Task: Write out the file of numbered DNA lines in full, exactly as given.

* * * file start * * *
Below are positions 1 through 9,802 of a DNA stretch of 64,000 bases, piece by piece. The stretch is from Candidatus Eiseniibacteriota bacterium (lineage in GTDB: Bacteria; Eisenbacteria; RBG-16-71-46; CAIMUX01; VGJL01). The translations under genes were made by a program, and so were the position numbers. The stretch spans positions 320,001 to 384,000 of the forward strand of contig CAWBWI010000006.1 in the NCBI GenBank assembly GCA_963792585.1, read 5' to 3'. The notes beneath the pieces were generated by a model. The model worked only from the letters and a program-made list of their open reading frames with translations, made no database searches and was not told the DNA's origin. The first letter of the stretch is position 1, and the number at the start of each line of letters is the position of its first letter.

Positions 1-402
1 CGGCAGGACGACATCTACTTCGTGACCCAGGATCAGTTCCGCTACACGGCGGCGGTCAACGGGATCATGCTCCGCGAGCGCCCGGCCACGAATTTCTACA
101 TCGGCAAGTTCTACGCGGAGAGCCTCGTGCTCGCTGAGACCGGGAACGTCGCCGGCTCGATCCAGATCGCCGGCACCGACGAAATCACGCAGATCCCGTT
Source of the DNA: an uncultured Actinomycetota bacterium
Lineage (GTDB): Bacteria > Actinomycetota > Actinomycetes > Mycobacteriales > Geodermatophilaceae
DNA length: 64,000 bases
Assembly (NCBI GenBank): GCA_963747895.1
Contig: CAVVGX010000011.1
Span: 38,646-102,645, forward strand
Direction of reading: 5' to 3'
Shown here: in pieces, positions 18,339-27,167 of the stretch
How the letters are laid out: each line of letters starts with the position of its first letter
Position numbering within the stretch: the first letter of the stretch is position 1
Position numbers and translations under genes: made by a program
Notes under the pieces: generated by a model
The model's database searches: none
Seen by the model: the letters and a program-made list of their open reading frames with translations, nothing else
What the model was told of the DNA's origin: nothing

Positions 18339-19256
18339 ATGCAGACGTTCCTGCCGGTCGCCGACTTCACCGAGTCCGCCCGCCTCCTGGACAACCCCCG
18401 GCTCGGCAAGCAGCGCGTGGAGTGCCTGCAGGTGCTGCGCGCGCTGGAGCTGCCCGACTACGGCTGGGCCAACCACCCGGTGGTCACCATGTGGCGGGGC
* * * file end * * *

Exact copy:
Below are positions 1 through 9,802 of a DNA stretch of 64,000 bases, piece by piece. The stretch is from Candidatus Eiseniibacteriota bacterium (lineage in GTDB: Bacteria; Eisenbacteria; RBG-16-71-46; CAIMUX01; VGJL01). The translations under genes were made by a program, and so were the position numbers. The stretch spans positions 320,001 to 384,000 of the forward strand of contig CAWBWI010000006.1 in the NCBI GenBank assembly GCA_963792585.1, read 5' to 3'. The notes beneath the pieces were generated by a model. The model worked only from the letters and a program-made list of their open reading frames with translations, made no database searches and was not told the DNA's origin. The first letter of the stretch is position 1, and the number at the start of each line of letters is the position of its first letter.

Positions 1-402
1 CGGCAGGACGACATCTACTTCGTGACCCAGGATCAGTTCCGCTACACGGCGGCGGTCAACGGGATCATGCTCCGCGAGCGCCCGGCCACGAATTTCTACA
101 TCGGCAAGTTCTACGCGGAGAGCCTCGTGCTCGCTGAGACCGGGAACGTCGCCGGCTCGATCCAGATCGCCGGCACCGACGAAATCACGCAGATCCCGTT
Source of the DNA: an uncultured Actinomycetota bacterium
Lineage (GTDB): Bacteria > Actinomycetota > Actinomycetes > Mycobacteriales > Geodermatophilaceae
DNA length: 64,000 bases
Assembly (NCBI GenBank): GCA_963747895.1
Contig: CAVVGX010000011.1
Span: 38,646-102,645, forward strand
Direction of reading: 5' to 3'
Shown here: in pieces, positions 18,339-27,167 of the stretch
How the letters are laid out: each line of letters starts with the position of its first letter
Position numbering within the stretch: the first letter of the stretch is position 1
Position numbers and translations under genes: made by a program
Notes under the pieces: generated by a model
The model's database searches: none
Seen by the model: the letters and a program-made list of their open reading frames with translations, nothing else
What the model was told of the DNA's origin: nothing

Positions 18339-19256
18339 ATGCAGACGTTCCTGCCGGTCGCCGACTTCACCGAGTCCGCCCGCCTCCTGGACAACCCCCG
18401 GCTCGGCAAGCAGCGCGTGGAGTGCCTGCAGGTGCTGCGCGCGCTGGAGCTGCCCGACTACGGCTGGGCCAACCACCCGGTGGTCACCATGTGGCGGGGC